The 4th C: GIA’s Cut Grading

intablogdiamonds, Engagement Rings, jewelry

Often when people discuss diamonds they talk about the 4 C’s, which are Carat, Color, Clarity and Cut. However, the 4th C is not often a priority for many buyers in the market. Sadly, without an adequate cut, a diamond of the best carat, color, and clarity can still look dull.

The GIA Cut Scale ranges from Excellent to Poor. The cut of a diamond gives that allure that people love. It is what draws people to the diamond. The cut of every diamond has three characteristics: brilliance, fire, and scintillation. The total amount of white light a diamond reflects is the brilliance. The colors of the spectrum the light disperses is called fire. Finally, the flashes of light, or sparkle you see when a diamond is moved is called scintillation.

To first understand how diamonds are cut, it is important to know how they are categorized. A round brilliant diamond traditionally has 58 facets and is used most commonly in all types of jewelry. All other shapes are considered fancy shapes.

When determining the value of a diamond’s cut, three factors are taken into account. These include a diamond’s proportions, symmetry, and polish. When looking at a round brilliant cut diamond from the side, it is divided into three sections: the crown, girdle, and pavilion. Sometimes a fourth section is included which is a tiny flat facet on the bottom called a culet. The flat facet on the top of the diamond is called the table. A diamonds proportions are based on the relationship between the table size, crown angle, and pavilion depth, all of which affect how light interacts with the diamond. If a diamond is cut too deep or shallow, light escapes through the side or bottom and does not reflect back through the crown. For more information on the GIA’s 4 C’s, visit http://www.gia.edu/lab-reports-services/about-the-4cs/index.html.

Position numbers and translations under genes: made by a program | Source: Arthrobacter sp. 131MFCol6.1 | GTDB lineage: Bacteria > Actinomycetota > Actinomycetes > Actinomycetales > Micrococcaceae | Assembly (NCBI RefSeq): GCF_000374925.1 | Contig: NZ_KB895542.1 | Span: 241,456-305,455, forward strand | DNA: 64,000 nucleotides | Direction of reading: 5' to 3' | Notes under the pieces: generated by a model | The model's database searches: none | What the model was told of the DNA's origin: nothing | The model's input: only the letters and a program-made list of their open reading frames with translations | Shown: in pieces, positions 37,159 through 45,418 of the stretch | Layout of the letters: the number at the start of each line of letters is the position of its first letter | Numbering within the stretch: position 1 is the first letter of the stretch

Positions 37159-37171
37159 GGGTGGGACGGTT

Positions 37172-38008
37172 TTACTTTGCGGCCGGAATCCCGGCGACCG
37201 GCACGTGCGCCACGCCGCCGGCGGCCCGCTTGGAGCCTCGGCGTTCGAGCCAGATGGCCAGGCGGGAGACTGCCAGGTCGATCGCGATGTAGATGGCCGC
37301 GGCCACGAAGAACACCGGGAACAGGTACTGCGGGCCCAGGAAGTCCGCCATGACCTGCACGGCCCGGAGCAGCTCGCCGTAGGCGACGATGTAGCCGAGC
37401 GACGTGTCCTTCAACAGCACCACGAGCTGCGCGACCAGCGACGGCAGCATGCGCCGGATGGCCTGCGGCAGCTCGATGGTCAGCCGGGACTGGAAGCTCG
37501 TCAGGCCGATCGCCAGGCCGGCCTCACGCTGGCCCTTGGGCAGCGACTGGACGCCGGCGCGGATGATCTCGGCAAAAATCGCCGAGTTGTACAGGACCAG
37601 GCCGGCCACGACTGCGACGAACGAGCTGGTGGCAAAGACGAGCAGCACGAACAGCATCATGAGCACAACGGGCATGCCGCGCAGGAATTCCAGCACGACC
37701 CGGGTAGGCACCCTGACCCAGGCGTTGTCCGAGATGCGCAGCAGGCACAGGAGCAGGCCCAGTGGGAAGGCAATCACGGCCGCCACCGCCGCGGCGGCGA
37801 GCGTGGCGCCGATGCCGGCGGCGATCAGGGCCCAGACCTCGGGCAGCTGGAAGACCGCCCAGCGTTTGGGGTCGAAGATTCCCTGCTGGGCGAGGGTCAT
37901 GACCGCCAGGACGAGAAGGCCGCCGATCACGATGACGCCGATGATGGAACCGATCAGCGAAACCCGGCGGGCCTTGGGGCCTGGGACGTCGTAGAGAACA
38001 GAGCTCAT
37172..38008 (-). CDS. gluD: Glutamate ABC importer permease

Overall, there are two types of diamond cuts: brilliant and step. On its side, a brilliant cut diamond extends from the center in a triangular shape. Round and princess cut diamonds are excellent examples of this. A step cut looks somewhat like a staircase when viewed through the crown.
Between each category of grading, there is a slight difference; however between an excellent and a poor cut diamond, there is a significant difference. When comparing diamond cuts, it is also to important to note the difference in price. If a diamond has an excellent cut, excellent polish, and excellent symmetry (also known as a Triple X in the jewelry industry), it will cost more than a diamond with excellent cut, very good polish, and very good symmetry and much more than a good cut, polish, and symmetry. Here at Inta Gems, we typically recommend purchasing a very good cut or above.

Many customers ask, “What is more important?” Out of the three factors that determine cut, we consider cut to be the most important. If you have a diamond that has an excellent cut with good polish and symmetry, that is a nice diamond. If you are on a tight budget and need to sacrifice color and clarity, we recommend that you attempt for a higher cut quality. Although the diamond may have a lower color and clarity, it will still have excellent brilliance, fire, and scintillation. In other words, it will still have a lot of sparkle, which is usually most important to many women, aside from carat size. For more information on our diamond inventory, visit http://www.intagems.com/diamonds/search/.